zaterdag 4 juni 2016
My Love The Drunk. Sir James
Taken at face value Sir James is a totally not dangerous band right up to the moment that a storm breaks loose within a song. Dark turmoil is strewn out over the listener who twists around as after being caught by surprise by a large wave and toppled under. Head, arms, legs all wanting to set off in a different direction. A great experience, that I do not care to enjoy again, dangerous but extremely exciting. Sir James evokes this sensation with its music.
My Love The Drunk? Sounds like Jeff Buckley. That one album released after his death, 'My Sweetheart The Drunk', the album that wasn't supposed to be. That is where comparisons stop though. Sir James is out more in the west coast harmony singing of CSN(&Y). 'Lion' is a great example of that. Layers of harmonies are spread out over the music, in which not a lot seems to be happening. The voices carry the song
Sir James is one of several bands Frank van Kasteren plays in, who featured on this blog once before as Letters To Elijah. Another (or actually same) band is Heer James, an album filled with Dutch songs made for children suffering from cancer, released in 2016. Next to that he plays in the bands Wooden Saints (reviewed) and Orlando.
Tommaso Sarri is the singer and he and Van Kasteren know each other since their school days. In 2004 when they worked in the bulb industry together they met a then 60+ American called James. The two make music together under the name Sir James since 2008 and have released two EPs before My Love The Drunk. The other band members are Ralf Pouw, Anne Punt & Joost Wesseling.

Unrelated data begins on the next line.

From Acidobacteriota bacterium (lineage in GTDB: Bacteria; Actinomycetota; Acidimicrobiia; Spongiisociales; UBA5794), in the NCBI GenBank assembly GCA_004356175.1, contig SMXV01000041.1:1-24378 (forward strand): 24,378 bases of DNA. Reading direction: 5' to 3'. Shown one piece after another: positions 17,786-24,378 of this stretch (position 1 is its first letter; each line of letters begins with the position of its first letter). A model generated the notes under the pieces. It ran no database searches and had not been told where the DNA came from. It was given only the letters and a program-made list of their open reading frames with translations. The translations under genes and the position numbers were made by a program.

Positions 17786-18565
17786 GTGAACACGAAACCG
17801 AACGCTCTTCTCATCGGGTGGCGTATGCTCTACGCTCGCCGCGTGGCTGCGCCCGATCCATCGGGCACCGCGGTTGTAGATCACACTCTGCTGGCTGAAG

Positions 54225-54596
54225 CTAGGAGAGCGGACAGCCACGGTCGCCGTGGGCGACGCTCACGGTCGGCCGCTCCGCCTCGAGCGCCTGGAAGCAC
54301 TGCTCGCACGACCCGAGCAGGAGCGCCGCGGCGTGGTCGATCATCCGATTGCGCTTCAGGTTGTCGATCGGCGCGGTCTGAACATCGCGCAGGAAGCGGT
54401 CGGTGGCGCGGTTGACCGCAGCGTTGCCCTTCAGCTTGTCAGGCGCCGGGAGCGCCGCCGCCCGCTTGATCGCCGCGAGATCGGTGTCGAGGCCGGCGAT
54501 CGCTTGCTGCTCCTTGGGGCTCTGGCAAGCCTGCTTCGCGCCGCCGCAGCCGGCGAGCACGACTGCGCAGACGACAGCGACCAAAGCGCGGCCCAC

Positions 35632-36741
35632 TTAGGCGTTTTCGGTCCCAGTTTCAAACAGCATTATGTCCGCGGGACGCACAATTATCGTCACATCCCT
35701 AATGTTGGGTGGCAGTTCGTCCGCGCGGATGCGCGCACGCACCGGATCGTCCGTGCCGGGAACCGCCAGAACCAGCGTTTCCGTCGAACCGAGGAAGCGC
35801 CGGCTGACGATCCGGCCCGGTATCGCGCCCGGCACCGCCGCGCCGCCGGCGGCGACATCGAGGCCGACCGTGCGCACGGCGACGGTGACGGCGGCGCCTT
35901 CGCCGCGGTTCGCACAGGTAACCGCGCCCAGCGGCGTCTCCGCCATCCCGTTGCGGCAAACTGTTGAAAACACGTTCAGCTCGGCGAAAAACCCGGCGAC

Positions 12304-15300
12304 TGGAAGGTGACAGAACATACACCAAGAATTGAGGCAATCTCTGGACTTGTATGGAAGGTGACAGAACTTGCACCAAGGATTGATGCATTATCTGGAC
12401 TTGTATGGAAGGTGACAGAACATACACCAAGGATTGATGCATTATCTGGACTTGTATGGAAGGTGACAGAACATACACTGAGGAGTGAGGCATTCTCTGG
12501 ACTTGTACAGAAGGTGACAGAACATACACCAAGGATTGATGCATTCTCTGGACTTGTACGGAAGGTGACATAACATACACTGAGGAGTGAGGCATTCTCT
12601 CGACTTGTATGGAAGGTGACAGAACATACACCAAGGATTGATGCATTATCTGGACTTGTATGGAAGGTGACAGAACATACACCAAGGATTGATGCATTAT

For me Sir James is new and again I am surprised how good music from this country can be. Sir James does nothing new but what it does is interesting and sounds fresh. The music faintly reminds me of the soft side of Admiral Freebee and west coast pop/rock of the 70s. With the likes of Christopher Cross and Jackson Brown Sir James has in common that its songs can sound so smooth, at least in the first two thirds of the album. The upside is the, contrary to the two afore mentioned singers, Sir James carries me away the moment I allow that to happen. Just take the delicate oohs in 'Tuesday Night', one of those reminders of what a band whose members can all sing background vocals can aspire to and reach for. Such effective musical beauty.
On My Love The Drunk Sir James plays with moods. The voice of Sarri is soothing and caresses the ears, supported by the whole band. The songs are all in a mid tempo, the instrumentation elemental, drums, bass, guitar and keys. The mood is like a wave that carries the listener, like in 'Colder Place'. Sir James can be more direct in effect. The rhythm section is extremely tight in 'In The First Light' for example. Tommaso Sarri sings soothingly anyway, sometimes in a higher register. The band can no longer contain itself and goes as near out as Sir James is ever likely to go all out. To make the album better and diverse, the band keeps the rock side up in 'Cold Parade' and combines that with the finest singing on the album.
For those who like to truly listen to somewhat more serious music based on songs without effects is likely to find something of his or her taste on this album. Well thought out compositions and some fine harmonies into which great care has been laid. My Love The Drunk may be over a year old, the belated attention is well deserved.
You can listen to 'Lion' here: